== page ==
With the release of the GeForce GTX 465, NVIDIA brings an interesting product to the market. It has a reasonable enough TDP, the noise levels are as normal as can be and GPU temperatures are well under control. This is exactly what we would have liked to see with the GTX 480, that's for sure.
To achieve these values NVIDIA had to keep the clock frequency low and next to that, they disabled more clusters of shader processors. The end result is a GPU with 352 activated shader processors, a product that is competing with the Radeon HD 5830 mostly ... and you know what ? That actually poses an concern. I was just checking prices here in the Netherlands and you can pickup the R5830 for 210 EUR these days. Now we expect the GeForce GTX 465 to settle at roughly 269-289 EUR and that makes the difference money wise really big. The EURO dropping like a stone really isn't helping NVIDIA here either.
It becomes even more trivial though as at this very moment ATI could (if they wanted to) drop the price even lower, and NVIDIA definitely can not do the same at this point in time. Both products are fairly equal when it comes to features and performance though with the new 256 series drivers, we do see the GTX 400 series jumping up in overall performance proving that, as always, NVIDIA's drivers typically add more performance when time passes. Realistically though at 279 EUR we feel the GTX 465 should compete with a R5850, and that's just not happening.
With that said, the card is definitely good enough and we certainly do like the GTX 465 for what it is. Your game performance will be good as you will be able to play games in high resolutions with very nice image quality settings. Overall, the performance is nice. Added benefits are of course purchasing a CUDA ready product, and PhysX support. New for NVIDIA will be the 3D Surround Vision feature, but as of yet, no driver is available and you'll need two videocards to even be able to enable that features (multiple monitor gaming).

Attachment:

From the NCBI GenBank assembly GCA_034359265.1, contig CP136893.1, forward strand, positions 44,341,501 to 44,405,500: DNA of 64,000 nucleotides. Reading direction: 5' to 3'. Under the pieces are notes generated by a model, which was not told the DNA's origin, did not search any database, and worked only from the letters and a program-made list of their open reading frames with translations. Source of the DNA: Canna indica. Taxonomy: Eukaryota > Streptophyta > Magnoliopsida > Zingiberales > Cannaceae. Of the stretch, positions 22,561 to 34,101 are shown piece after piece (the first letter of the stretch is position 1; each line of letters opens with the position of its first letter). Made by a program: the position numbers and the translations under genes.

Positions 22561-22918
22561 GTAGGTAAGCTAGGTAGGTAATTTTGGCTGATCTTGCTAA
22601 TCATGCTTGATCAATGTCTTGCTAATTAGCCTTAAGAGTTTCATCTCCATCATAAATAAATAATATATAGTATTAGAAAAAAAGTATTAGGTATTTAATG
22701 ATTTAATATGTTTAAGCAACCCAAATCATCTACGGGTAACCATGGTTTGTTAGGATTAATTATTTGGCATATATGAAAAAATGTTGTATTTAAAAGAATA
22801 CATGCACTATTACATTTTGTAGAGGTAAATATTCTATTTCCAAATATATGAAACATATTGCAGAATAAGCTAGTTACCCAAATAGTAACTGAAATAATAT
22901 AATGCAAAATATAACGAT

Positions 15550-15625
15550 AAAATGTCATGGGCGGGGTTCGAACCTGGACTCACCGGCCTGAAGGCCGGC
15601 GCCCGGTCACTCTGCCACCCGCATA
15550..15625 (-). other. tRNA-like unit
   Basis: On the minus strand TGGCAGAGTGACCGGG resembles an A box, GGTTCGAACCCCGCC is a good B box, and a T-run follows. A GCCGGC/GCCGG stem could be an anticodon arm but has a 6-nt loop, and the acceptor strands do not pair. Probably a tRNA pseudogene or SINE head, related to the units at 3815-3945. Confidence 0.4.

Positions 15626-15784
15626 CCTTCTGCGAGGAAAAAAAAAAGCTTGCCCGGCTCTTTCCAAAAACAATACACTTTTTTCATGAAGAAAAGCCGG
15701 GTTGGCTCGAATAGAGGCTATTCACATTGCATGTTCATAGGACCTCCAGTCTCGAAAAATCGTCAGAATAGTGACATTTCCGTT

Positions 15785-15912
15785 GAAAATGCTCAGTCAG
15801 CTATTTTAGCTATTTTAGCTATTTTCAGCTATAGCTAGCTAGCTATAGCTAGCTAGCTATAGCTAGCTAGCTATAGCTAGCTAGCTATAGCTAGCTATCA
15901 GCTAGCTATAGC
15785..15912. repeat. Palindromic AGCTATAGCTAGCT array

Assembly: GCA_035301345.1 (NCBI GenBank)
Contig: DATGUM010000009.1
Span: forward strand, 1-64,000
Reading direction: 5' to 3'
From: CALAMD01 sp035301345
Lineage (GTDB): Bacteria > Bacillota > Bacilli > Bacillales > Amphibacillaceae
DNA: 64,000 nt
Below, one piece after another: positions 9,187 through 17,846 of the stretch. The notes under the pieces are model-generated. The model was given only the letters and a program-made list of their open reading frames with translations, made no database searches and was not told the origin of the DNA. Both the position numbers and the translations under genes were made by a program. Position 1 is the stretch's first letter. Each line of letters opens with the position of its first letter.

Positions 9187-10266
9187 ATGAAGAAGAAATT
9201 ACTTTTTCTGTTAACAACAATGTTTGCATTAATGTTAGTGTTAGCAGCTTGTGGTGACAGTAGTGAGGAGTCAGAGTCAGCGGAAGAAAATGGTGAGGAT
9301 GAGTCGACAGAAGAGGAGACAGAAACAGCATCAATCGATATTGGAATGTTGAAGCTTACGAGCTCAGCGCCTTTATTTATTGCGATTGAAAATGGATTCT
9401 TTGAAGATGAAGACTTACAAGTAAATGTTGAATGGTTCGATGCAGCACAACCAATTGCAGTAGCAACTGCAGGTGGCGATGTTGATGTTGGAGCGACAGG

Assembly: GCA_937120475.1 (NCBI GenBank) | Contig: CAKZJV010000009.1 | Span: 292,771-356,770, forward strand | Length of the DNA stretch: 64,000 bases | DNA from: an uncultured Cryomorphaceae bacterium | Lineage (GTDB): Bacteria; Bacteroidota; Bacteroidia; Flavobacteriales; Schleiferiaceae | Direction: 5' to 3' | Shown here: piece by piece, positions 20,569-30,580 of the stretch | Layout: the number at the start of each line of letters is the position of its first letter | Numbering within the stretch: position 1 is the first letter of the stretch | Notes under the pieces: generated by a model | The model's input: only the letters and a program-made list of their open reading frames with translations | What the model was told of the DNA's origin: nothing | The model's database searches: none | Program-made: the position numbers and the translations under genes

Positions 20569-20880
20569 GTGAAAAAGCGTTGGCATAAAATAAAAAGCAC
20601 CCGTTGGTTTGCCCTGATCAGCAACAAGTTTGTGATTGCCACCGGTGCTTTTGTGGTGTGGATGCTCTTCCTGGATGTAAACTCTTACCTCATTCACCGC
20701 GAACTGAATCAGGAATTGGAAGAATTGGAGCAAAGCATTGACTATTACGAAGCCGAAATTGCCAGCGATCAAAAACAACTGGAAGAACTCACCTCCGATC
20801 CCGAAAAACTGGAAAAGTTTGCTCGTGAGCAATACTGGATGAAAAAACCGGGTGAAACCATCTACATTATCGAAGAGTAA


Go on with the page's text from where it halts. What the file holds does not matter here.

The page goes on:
Multi-GPU performance then. NVIDIA seriously does have Willy Wonka's golden ticket in their hands when it comes to 2-way SLI performance. The scaling is just brilliant with each and every time we test it on a GTX 400 series card.
Tweaking -- I was really impressed by the overclock potential the card seems to offer. You should be able to lift another 150 MHz out of the core and thus another 300 MHz extra out of the shaders (both are locked in a 1:2 configuration ratio). Achieve that and you just gained another 15 to 20% performance. So yes, this series will have a lot of overclock potential alright.
So let me sum things up, we feel the GeForce GTX 465 is a DX11 and OpenGL 4.0 viable card that can address the market really well. It's not really power consumption greedy, not at all noisy and will not run very hot. Game performance is really very respectable. However the culprit today at launch will be its price. For this product to be sold like hot buns from the oven, it will need to drop below the 250 USD/EUR marker even go to 200 USD/EUR. In SLI the sky is the limit, and you can achieve massive performance thanks to really good multi-GPU scaling. Recommended -- but barely.
MSI GeForce GTX 1060 Aero ITX Review In this article we'll review the MSI GeForce GTX 1060 Aero ITX 6B, aimed at the small form factor DiY PC gamer this somewhat budget graphics card launches at roughly 249 USD, the smallest GTX 1060 y...
Gigabyte GeForce GTX 1080 AORUS Xtreme review We check the new GeForce GTX 1080 AORUS Xtreme 8G, and heck yeah this is not your regular one. Meet the all custom, cooled and tweaked Gigabyte GeForce GTX 1080 AORUS Xtreme Edition. We'll heck out t...
ZOTAC GeForce GTX 1050 Ti MINI Review In this article we'll review the ZOTAC GeForce GTX 1050 Ti MINI, graphics cards positioned at the budget minded consumer these cards are located in the entry level segment....